From financial services platforms to social networks to vehicle control, software has come to mediate many activities of daily life. Governing bodies and standards organizations have responded to this trend by creating regulations and standards to address issues such as safety, security and privacy. In this environment, the compliance of software development to standards and regulations has emerged as a key requirement. Compliance claims and arguments are often captured in assurance cases, with linked evidence of compliance. Evidence can come from testcases, verification proofs, human judgement, or a combination of these. That is, we try to build (safety-critical) systems carefully according to well justified methods and articulate these justifications in an assurance case that is ultimately judged by a human.
Yet software is deeply rooted in uncertainty making pragmatic assurance more inductive than deductive: most of complex open-world functionality is either not completely specifiable (due to uncertainty) or it is not cost-effective to do so, and deductive verification cannot happen without specification. Inductive assurance, achieved by sampling or testing, is easier but generalization from finite set of examples cannot be formally justified. And of course the recent popularity of constructing software via machine learning only worsens the problem. Then how can we successfully argue about safety and security of software under all this uncertainty, and without fully sound and complete methods?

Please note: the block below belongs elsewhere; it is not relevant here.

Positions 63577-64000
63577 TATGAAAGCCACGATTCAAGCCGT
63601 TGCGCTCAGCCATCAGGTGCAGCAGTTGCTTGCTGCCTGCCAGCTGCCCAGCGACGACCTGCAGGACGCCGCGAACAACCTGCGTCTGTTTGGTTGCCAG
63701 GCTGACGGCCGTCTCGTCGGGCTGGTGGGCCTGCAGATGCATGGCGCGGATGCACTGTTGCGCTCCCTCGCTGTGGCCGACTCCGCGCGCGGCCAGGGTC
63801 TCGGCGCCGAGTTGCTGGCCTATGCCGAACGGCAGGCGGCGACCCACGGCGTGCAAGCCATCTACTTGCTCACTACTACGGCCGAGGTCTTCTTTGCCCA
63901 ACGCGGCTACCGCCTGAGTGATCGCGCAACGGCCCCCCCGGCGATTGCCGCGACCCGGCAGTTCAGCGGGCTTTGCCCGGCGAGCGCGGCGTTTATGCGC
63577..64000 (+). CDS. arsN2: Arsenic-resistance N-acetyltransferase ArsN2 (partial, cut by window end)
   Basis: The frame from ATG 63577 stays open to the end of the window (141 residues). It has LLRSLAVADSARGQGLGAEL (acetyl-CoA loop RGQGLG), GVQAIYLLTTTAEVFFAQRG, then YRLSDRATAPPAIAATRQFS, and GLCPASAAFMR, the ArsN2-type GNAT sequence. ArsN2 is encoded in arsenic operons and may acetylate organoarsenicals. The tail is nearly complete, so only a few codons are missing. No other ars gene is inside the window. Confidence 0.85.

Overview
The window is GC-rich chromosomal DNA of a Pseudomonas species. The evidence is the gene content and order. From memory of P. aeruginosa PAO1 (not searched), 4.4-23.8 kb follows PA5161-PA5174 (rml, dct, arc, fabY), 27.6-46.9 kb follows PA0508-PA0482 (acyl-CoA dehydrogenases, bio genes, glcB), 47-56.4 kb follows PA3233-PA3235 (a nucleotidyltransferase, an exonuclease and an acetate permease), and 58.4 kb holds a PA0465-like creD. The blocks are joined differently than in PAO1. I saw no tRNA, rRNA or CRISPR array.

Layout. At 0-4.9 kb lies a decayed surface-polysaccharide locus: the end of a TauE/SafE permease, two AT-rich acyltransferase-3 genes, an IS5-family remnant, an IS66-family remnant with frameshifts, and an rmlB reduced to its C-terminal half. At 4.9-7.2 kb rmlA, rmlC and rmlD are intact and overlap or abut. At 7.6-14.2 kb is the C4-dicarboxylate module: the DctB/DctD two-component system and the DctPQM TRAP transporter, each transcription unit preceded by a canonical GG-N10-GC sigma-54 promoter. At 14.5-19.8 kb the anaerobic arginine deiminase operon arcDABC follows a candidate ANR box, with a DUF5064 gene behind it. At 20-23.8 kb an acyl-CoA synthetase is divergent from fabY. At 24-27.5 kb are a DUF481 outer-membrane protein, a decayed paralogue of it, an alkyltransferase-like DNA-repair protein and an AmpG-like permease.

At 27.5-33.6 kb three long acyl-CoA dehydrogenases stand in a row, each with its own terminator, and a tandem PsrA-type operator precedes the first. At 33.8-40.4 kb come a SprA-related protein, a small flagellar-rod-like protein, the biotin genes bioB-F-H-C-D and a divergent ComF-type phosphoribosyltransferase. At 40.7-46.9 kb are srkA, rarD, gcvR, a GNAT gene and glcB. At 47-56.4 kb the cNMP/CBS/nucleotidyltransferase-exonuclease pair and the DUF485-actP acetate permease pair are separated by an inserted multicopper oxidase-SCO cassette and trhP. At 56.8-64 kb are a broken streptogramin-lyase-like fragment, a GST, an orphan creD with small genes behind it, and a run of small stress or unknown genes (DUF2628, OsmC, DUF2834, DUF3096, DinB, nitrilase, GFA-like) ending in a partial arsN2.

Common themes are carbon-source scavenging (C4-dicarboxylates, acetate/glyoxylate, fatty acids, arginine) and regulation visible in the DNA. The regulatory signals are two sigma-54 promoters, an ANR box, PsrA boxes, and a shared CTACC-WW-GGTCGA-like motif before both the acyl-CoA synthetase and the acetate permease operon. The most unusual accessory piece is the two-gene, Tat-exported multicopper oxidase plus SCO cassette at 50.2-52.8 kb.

This talk will aim to tease apart the ultimately intertwined notions of argument and uncertainty in order to identify research opportunities to make progress with software assurance.
|Marsha Chechik's Keynote Slides (Marsha_Chechik-etaps2019-final.pdf)||4.21MiB|
Marsha Chechik is Professor and Bell University Labs Chair in Software Engineering in the Department of Computer Science at the University of Toronto. Prof. Chechik’s research interests are in modeling and reasoning about software. She has authored over 100 papers in formal methods, software specification and verification, computer security and requirements engineering. Marsha Chechik has been Program Committee Co-Chair of a number of conferences in verification (TACAS’16, VSTTE’16, CONCUR’08) and software engineering (ASE’14, FASE’09, CASCON’08), and is gearing up to co-chair the technical program committee of the 2018 International Conference in Software Engineering (ICSE’18). She has been fortunate to work with many extremely talented graduate students and postdocs, some of whom are now on faculty in top universities in Canada, the US, Chile, Luxembourg, and China.